Gatchina: St. Petersburg’s Unknown Palace

Treasures and Ghosts

The palace holds a remarkable collection of paintings, sculpture, engravings, decorative art works, rare books and hunting weapons, which once belonged to Gatchina’s owners, starting with Orlov. The Paul I rooms, the Empress Maria Fyodorovna rooms and the Alexander III family members’ rooms have been restored to their original glory. The Paul I Upper Throne room is one of the most sumptuous in the palace, designed by the Italian architect Vincenzo Brenna. Displayed in the Maria Fyodorovna Throne Room are 59 paintings depicting landscapes or bucolic scenes, making it one of the most interesting halls in the palace. Other highlights include the Grecian Gallery, the Chesma Gallery and the State Bedchamber.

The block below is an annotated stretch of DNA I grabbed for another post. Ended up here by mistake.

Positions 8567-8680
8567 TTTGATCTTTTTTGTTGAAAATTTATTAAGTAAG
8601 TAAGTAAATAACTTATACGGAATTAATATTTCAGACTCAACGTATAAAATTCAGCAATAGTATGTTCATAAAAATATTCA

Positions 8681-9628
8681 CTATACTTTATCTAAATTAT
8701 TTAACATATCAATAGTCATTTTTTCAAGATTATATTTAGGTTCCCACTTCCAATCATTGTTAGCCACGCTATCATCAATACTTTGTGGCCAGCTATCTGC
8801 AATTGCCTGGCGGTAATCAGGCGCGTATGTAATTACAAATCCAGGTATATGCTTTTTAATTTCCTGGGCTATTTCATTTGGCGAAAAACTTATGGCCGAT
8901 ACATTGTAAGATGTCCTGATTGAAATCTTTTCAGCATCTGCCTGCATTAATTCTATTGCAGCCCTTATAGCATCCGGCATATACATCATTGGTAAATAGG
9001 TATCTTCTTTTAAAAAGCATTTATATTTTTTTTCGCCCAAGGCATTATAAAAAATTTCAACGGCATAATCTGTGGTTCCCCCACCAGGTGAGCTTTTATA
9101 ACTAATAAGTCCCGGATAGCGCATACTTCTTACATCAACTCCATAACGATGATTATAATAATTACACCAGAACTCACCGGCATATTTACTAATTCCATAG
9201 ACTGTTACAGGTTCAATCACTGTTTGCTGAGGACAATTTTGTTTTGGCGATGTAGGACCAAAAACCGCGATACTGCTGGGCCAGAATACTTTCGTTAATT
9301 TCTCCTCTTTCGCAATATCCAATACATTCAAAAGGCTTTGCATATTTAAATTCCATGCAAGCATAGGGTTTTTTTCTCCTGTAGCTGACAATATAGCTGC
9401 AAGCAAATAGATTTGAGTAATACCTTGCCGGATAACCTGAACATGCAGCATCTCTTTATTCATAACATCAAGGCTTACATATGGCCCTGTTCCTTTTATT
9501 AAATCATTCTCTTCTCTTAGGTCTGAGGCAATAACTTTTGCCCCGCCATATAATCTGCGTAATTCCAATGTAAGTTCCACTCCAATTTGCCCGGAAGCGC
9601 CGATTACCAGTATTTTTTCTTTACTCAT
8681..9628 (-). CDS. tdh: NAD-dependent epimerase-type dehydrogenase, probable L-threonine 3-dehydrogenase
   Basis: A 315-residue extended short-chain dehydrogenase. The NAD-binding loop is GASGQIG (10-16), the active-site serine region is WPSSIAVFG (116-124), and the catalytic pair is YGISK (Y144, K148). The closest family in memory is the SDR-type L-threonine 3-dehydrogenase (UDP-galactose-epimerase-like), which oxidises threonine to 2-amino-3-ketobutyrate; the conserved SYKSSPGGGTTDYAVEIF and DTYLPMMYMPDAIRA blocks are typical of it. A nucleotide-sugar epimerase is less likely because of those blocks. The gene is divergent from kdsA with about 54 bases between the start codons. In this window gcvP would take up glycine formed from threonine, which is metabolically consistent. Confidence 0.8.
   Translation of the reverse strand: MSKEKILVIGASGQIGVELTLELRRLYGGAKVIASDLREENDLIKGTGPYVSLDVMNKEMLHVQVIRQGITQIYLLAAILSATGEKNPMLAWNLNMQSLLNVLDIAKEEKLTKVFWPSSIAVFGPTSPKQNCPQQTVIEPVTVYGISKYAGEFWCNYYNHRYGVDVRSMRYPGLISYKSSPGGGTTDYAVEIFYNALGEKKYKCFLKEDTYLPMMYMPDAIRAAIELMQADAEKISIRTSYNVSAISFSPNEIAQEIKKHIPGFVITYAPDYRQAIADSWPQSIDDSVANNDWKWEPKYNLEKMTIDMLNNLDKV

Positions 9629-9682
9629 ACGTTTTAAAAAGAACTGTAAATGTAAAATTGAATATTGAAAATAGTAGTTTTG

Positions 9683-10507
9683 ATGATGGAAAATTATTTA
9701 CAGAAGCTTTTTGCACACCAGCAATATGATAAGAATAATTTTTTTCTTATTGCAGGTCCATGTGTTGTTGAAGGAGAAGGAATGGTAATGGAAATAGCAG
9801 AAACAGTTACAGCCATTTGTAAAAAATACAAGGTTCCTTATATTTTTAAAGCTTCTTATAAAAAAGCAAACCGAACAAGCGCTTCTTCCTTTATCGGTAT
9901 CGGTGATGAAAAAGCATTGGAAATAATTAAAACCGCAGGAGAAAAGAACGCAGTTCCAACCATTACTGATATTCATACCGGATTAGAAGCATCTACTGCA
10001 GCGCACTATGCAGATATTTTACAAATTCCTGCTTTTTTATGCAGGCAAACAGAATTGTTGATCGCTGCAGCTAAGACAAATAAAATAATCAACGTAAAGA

The palace owes much of its enigmatic feel to the 120-meter-long underground passage connecting the palace with the charming Echo Grotto, famous for its acoustic qualities, on the shore of Silver Lake. As popular legend has it, the ghost of Paul I is still attached to the tunnel. The passage was built during Orlov’s time and was often used by Paul I, who fancied gags and intrigues. There is a secret door in the former Grand Bedroom on the second floor that provided access through a back staircase to the emperor’s dressing room on the ground floor, and then to the basement, which was connected to the passage. Paul I adored using them to surprise his guests, disappearing and reappearing in various places in and outside the palace.

In 1799, Paul I built the Priory Palace for the knights of the Maltese Order, of which the Russian tsar was elected as the grand master. Designed by the architect Nikolai Lvov, it is the only rammed-earth building that has been preserved in Russia since the 18th century. The small and charming Priory Palace has become one of the symbols of Gatchina.